According to a recent poll, Sadio Mane is the fourth-best footballer in the world. Only his team-mate Virgil van Dijk, plus Cristiano Ronaldo and Lionel Messi are better than him according to the vote organised by the imaginatively titled French football magazine, France Football.
The existence of individual awards in a team sport is controversial in itself, and further questions are raised when the votes are totted up and the list of players ordered by good to less good emerges.
Despite their flaws, it’s difficult not to think about individual player rankings when witnessing a performance such as Mane’s in the Merseyside derby. After the game, the words “how good was Mane” almost become a statement rather than a question, but it’s worth asking that question anyway.
For several years the heir to the throne occupied by Messi and occasionally by Ronaldo was thought to be Neymar. Then it was Kylian Mbappe and, given his age, it will absolutely be the Frenchman’s at some point, but with three players in the top five following Ballon d’Or voting, the next star at the top of world football’s various player rankings could well play for Jurgen Klopp’s side.
Mohamed Salah used to be the star of this team with Mane hot on his heels and Roberto Firmino the linchpin linking everything together, but this season the 27-year-old Senegalese has proved he is the most consistently outstanding performer in this much-lauded front three.
And by rights, Mane should be running on empty by now. He played in the World Cup in 2018, 50 games in the 2018/19 season with Liverpool which didn’t finish until June’s Champions League final, an African Cup of Nations in which his side reached the final, then straight into the 2019/20 new season in which he will be approaching 2000 minutes by the end of the year.
But it wasn’t Mane who was rested for what Jurgen Klopp described after the event as a “really intense game, so we needed fresh legs”.
As Salah and Firmino sat on the bench, they watched their team-mate do what they do, and more. To set the scene for his first trick, Mane carried the ball from Liverpool’s half into opposition territory. Given the defenders in front of him, the pass he subsequently made could only be executed with his left foot. Even naturally left-footed players, making the pass from a dead ball situation, would have struggled to play it with such accuracy. The right-footed Mane made it on the run.
For Jordan Pickford, this pass was too perfect. It flirted with the Everton goalkeeper, who fell for its charms. His eyes lit up as he sensed the opportunity to come out and collect before turning his mind to launching an attack for his team with one of those trademark kicks from hands.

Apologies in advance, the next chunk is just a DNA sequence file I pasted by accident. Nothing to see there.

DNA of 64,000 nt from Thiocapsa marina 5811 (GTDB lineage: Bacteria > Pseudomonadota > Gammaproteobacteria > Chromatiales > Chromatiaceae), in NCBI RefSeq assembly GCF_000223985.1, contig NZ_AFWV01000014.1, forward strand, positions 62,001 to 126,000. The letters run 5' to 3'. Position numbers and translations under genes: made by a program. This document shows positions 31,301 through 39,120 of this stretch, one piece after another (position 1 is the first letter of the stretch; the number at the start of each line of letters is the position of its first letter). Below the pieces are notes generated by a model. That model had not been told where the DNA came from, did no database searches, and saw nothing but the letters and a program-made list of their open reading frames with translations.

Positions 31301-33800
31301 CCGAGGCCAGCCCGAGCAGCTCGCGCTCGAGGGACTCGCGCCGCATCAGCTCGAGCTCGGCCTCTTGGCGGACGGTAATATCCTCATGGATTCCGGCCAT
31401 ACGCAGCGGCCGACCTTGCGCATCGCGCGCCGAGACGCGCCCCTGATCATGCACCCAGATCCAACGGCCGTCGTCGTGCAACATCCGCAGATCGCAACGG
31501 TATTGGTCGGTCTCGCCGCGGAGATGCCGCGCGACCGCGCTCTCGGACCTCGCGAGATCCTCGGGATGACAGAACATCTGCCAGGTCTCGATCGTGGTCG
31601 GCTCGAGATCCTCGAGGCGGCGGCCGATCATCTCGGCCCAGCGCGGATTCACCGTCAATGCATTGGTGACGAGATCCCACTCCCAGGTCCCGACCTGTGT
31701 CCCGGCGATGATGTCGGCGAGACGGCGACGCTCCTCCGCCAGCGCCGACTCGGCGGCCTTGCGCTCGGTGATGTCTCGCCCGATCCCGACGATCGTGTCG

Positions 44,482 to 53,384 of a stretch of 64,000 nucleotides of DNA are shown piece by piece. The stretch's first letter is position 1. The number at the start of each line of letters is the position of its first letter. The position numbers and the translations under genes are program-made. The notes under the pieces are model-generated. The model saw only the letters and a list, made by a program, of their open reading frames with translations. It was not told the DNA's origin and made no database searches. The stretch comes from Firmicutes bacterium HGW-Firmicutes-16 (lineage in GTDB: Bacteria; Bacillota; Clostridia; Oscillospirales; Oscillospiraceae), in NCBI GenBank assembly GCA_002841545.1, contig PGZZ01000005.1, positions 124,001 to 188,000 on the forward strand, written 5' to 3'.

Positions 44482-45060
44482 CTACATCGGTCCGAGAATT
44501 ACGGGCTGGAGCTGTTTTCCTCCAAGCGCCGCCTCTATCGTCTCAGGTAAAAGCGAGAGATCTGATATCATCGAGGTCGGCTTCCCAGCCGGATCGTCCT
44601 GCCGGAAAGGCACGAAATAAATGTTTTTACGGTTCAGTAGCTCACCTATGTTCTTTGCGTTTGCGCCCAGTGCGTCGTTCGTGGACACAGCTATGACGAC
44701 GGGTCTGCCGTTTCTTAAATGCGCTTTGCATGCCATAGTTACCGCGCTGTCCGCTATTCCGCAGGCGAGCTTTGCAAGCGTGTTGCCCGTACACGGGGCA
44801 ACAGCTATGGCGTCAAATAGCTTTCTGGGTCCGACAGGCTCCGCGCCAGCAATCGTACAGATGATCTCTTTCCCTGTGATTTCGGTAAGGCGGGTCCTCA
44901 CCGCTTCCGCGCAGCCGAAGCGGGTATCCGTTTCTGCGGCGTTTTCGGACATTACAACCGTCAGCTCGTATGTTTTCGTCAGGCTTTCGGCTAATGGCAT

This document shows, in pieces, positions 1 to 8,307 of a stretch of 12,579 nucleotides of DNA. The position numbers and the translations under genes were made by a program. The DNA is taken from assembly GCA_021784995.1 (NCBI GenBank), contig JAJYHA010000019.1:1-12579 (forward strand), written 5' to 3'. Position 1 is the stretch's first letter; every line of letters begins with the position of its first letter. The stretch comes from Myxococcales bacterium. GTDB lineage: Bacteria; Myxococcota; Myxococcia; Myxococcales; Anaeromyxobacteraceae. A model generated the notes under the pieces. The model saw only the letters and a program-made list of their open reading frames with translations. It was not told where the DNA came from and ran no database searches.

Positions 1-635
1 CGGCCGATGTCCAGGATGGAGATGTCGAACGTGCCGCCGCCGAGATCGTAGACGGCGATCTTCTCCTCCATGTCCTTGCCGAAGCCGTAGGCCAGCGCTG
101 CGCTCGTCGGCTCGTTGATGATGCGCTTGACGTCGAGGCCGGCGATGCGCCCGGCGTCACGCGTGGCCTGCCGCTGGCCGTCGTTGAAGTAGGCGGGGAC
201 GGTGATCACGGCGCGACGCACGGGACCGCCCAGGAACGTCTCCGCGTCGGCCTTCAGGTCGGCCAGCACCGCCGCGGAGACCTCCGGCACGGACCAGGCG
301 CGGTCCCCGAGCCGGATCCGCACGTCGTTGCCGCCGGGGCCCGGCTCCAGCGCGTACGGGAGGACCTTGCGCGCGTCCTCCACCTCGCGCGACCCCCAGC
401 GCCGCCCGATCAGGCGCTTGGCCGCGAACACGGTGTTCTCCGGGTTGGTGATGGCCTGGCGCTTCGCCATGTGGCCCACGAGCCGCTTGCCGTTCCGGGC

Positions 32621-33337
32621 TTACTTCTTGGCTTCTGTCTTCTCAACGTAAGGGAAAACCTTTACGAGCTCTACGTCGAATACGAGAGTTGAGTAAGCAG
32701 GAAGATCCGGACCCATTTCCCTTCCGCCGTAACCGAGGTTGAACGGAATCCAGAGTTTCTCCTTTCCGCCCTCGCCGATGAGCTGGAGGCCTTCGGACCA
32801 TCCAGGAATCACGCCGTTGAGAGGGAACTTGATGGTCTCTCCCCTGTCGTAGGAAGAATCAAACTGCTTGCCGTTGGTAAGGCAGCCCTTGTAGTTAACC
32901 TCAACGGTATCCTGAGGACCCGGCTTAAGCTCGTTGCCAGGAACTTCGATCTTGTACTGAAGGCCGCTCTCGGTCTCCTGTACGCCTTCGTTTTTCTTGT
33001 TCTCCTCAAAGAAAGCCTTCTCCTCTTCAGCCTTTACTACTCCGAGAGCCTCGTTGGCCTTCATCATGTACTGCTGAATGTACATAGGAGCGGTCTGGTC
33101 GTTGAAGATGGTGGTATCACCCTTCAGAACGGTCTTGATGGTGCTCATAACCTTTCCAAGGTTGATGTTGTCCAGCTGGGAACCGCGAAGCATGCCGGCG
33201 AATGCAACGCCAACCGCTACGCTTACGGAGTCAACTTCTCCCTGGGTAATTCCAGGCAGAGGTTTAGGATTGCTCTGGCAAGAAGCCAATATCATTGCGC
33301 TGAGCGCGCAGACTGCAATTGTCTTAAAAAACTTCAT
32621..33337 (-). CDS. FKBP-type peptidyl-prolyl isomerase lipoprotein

Instead, he was left stranded as the ball slowed down for its intended recipient, Divock Origi, who toed the ball around the keeper before finishing into an empty net beside the Everton fans. Pickford’s stream was still buffering while Mane and Origi were off celebrating.
The very best players are able to repeat a variety of excellent actions over and over again, and this is what Mane went on to do here.
Having received an arrowed diagonal pass from Trent Alexander-Arnold, Mane bobbed the ball up and down, before making it stick to his right foot as he darted in from the left. The shot was on, and most modern-day inside forwards cutting in onto their favoured foot would have taken it, but instead Mane knocked the ball around Mason Holgate with a touch of spin, as if he were a snooker player swerving around the blue, and all Xherdan Shaqiri had to do, having made a clever run in behind the defence, was send the ball towards the gaping half of the net at the far post.
Alexander-Arnold was involved in the next piece of magic, too. This time Mane collected a Van Dijk clearance in his own half, beating Alex Iwobi to open up the pitch for the counter-attack.
Alexander-Arnold sprinted forward, taking Mane’s pass with him. Shaqiri was in acres of space on the right and it seemed all that was needed now was for the full-back to pick the right time to square to his team-mate, who would have a golden opportunity to score his second of the game.
Between and initially behind them, Mane had continued his run, sprinting past Yerry Mina and referee Mike Dean so at the last minute Alexander-Arnold had another option who was closer to him and in a better position to score. Still at full pelt Mane hit the shot first time with his left foot and found the bottom corner.
He now had a goal to go with two assists which would have won him the Man of the Match award on their own. In many ways, he created this goal for himself too, through a combination of cleverness, desire and then technique, again on his so-called weaker foot.
This report of Mane’s highlight reel misses out the work in between which makes his contributions even more impressive. Many forwards wait for their chances so they’re fresh and alert when they arrive, but Mane works hard for his and for others’.
Perhaps he had worked too hard by the time a couple of chances fell to him late in the second period. He took Henderson’s long ball over the top expertly in his stride, but Georginio Wijnaldum crossed his path and he slid his shot wide. Shortly after, he had another chance from another good Henderson ball, and also had two chances to go down and claim a penalty under challenges from Pickford and Mason Holgate, but chose to stay on his feet as the opportunity passed. Had he gone down the VAR would probably have had no choice but to award the penalty, but the fact he stayed on his feet shows his current mindset, which is very Messi-like.
Mane is likely to be in the running the next time the individual gongs are dished out, but for a moment of time in the unacknowledged void between the end of year awards and the beginning of a new year, it felt like he was the best player on the planet.